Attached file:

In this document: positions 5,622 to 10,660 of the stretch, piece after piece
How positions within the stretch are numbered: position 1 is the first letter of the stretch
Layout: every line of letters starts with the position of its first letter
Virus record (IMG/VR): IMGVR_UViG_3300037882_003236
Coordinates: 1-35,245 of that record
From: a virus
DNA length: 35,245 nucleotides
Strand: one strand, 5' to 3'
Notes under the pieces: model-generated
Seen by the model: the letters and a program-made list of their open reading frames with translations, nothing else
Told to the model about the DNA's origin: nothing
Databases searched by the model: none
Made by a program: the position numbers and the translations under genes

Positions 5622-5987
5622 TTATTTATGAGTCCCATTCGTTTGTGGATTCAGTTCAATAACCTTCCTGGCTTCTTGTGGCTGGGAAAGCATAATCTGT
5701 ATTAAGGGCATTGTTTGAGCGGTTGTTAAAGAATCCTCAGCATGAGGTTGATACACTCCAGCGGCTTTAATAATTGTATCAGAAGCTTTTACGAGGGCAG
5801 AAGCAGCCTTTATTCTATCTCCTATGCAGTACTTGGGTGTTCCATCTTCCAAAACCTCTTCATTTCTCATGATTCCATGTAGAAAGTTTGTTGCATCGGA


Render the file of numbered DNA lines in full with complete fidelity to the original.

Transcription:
In this document: positions 5,622 to 10,660 of the stretch, piece after piece
How positions within the stretch are numbered: position 1 is the first letter of the stretch
Layout: every line of letters starts with the position of its first letter
Virus record (IMG/VR): IMGVR_UViG_3300037882_003236
Coordinates: 1-35,245 of that record
From: a virus
DNA length: 35,245 nucleotides
Strand: one strand, 5' to 3'
Notes under the pieces: model-generated
Seen by the model: the letters and a program-made list of their open reading frames with translations, nothing else
Told to the model about the DNA's origin: nothing
Databases searched by the model: none
Made by a program: the position numbers and the translations under genes

Positions 5622-5987
5622 TTATTTATGAGTCCCATTCGTTTGTGGATTCAGTTCAATAACCTTCCTGGCTTCTTGTGGCTGGGAAAGCATAATCTGT
5701 ATTAAGGGCATTGTTTGAGCGGTTGTTAAAGAATCCTCAGCATGAGGTTGATACACTCCAGCGGCTTTAATAATTGTATCAGAAGCTTTTACGAGGGCAG
5801 AAGCAGCCTTTATTCTATCTCCTATGCAGTACTTGGGTGTTCCATCTTCCAAAACCTCTTCATTTCTCATGATTCCATGTAGAAAGTTTGTTGCATCGGA